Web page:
The Seafood Shack is an interesting restaurant offering a wide enough selection of food to be able to cater to most taste pallets. If you can, avoid this restaurant around times when there's something in the nearby Aqua Theater as it seems whenever a show or event ends there, there's a bee line made for the Seafood Shack and Johnny Rockets. It's best to check out the Seafood Shack for lunch, as it seems to be the least crowded then.
Considering there is no cover charge for kids under the age of 13, if you have young kids, this may be a good option among the specialty restaurants to check out.
- Lunch: $7.95 per guest fee
- Dinner: $9.95 per guest fee
- There is no cover fee for kids under the age of 13
Seafood Shack is open for lunch from 11:30am to 3:30pm and dinner from 5:30pm to 10:00pm
And I’d love to hear your thoughts if you’ve been here! What did you order? Any suggestions or favorite items? Let me know in the comments below!
For the technophiles out there, a couple weeks ago we posted information about the lighting on Royal Caribbean's Oasis of the Seas and this week, there's more technical goodness, with a look at the audio system that powers Oasis of the Seas. Royal Caribbean hired FUNA International to outfit Oasis of the Seas with a multitude of BSS Audio Soundweb London processing devices.
Oasis of the Seas' audio system, covering everything from background music, acrobatic, musical and comedic entertainment, is handled by 29 Soundweb London BLU-800 and 21 BLU-120 devices, with BLU-10 programmable touch screen remotes for local control outfitted throughout the ship as well.
FUNA has a history of working with new cruise ships, as it's deployed its Soundweb London devices on the last four new cruise ships built out of its Turku, Finland manufacturing facility.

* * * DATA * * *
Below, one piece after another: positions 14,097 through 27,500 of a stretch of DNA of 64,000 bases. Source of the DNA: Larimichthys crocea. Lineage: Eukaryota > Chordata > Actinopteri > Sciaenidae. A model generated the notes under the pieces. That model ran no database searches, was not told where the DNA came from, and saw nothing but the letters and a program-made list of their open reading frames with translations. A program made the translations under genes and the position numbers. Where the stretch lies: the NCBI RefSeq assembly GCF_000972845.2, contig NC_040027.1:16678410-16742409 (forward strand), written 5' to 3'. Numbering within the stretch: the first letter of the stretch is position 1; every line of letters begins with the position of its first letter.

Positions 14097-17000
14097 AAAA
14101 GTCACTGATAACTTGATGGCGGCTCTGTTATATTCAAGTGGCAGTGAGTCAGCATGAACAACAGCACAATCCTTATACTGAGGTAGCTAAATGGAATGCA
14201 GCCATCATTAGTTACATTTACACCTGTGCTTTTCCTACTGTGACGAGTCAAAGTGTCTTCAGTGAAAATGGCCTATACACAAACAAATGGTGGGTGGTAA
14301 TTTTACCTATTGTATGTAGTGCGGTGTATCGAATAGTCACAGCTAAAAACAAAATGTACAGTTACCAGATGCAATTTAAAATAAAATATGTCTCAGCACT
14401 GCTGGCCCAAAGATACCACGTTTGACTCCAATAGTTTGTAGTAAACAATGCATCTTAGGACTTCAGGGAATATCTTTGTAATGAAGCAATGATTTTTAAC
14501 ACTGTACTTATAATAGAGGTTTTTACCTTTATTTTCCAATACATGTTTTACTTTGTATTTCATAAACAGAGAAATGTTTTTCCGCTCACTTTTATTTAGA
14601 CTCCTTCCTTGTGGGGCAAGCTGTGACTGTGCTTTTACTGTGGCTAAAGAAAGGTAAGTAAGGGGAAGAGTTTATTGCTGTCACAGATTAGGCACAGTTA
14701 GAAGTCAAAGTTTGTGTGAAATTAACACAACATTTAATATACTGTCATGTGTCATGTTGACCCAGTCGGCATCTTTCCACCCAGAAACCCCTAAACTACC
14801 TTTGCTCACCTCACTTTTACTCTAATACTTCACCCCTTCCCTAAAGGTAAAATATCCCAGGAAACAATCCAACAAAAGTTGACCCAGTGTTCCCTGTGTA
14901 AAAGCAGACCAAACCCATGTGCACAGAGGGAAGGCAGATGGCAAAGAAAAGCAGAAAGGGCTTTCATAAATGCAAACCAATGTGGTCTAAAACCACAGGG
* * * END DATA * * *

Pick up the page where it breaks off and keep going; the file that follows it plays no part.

Senior Project Manager for FUNA International Derek Warner talked about the power of his systems, "As BSS Audio signal processors have continued to become more advanced in their ability to provide comprehensive system networking and control, we have been able to use them in more complex and larger applications. The Soundweb London platform provided us with a quality product, which was very user-friendly for our programmers. Collectively, we were able to pre-program and test our system prior to installation; a big help as our time for onsite programming can be very limited."
One of the more difficult tasks that Warner and his team had to tackle was the audio in the outdoor Aqua Theater, which suffers from ambient noise such as wind, engines, waves and thousands of excited guests. His audio system overcomes those obstacles while providing guests the sound emanating from the stage is perfectly heard.
If you affiliate yourself with the Tea Party movement, then there's a Royal Caribbean cruise for you. Conservative publishing site WorldNet Daily is sponsoring a special cruise dubbed "The WND Tea Party at Sea" to be held aboard Liberty of the Seas September 19-26, 2010.
This cruise will feature teaching sessions by Joseph Farah, Alan Keyes, Jerome Corsi, David Kupelian, and Aaron Klein, all of whom are contributors to WorldNet Daily, a site with politically conservative tenancies.
The cruise follows the WorldNet Daily "Taking America Back" conference, a three-day extravaganza at Miami's Doral Resort and Spa (home of the Blue Monster golf course). The conference spans Constitution Day, Sept. 17, and features a current elected representative, Michele Bachmann (R-Minn.); a couple of formers, Jeremiah Denton (R-Ala.) and Tom Tancredo (R-Colo.); and a couple GOP hopefuls (Floridians Allen West, seeking a House seat, and Alexander Snitker, running for Senate). And, for all of you who have been wondering, "Where's Ann Coulter lately?", the conservative commentator will be on board, too.
If September 2010 doesn't work for you, there's another cruise being held by the same organizing group in January 2011 for "true patriots who are passionately committed to the principles of liberty and freedom as granted to us by the Founding Fathers." This cruise will feature Keyes as well as former Georgia congressman Bob Barr and Gary DeMar, founder of American Vision.
Mexican tourism officials met with representatives of Royal Caribbean and other major cruise lines to promote new routes and increasing tourists Pacific Mexican states and the Gulf of Mexico. The cruise line representatives were part of the Cruise Association of Florida and the Caribbean.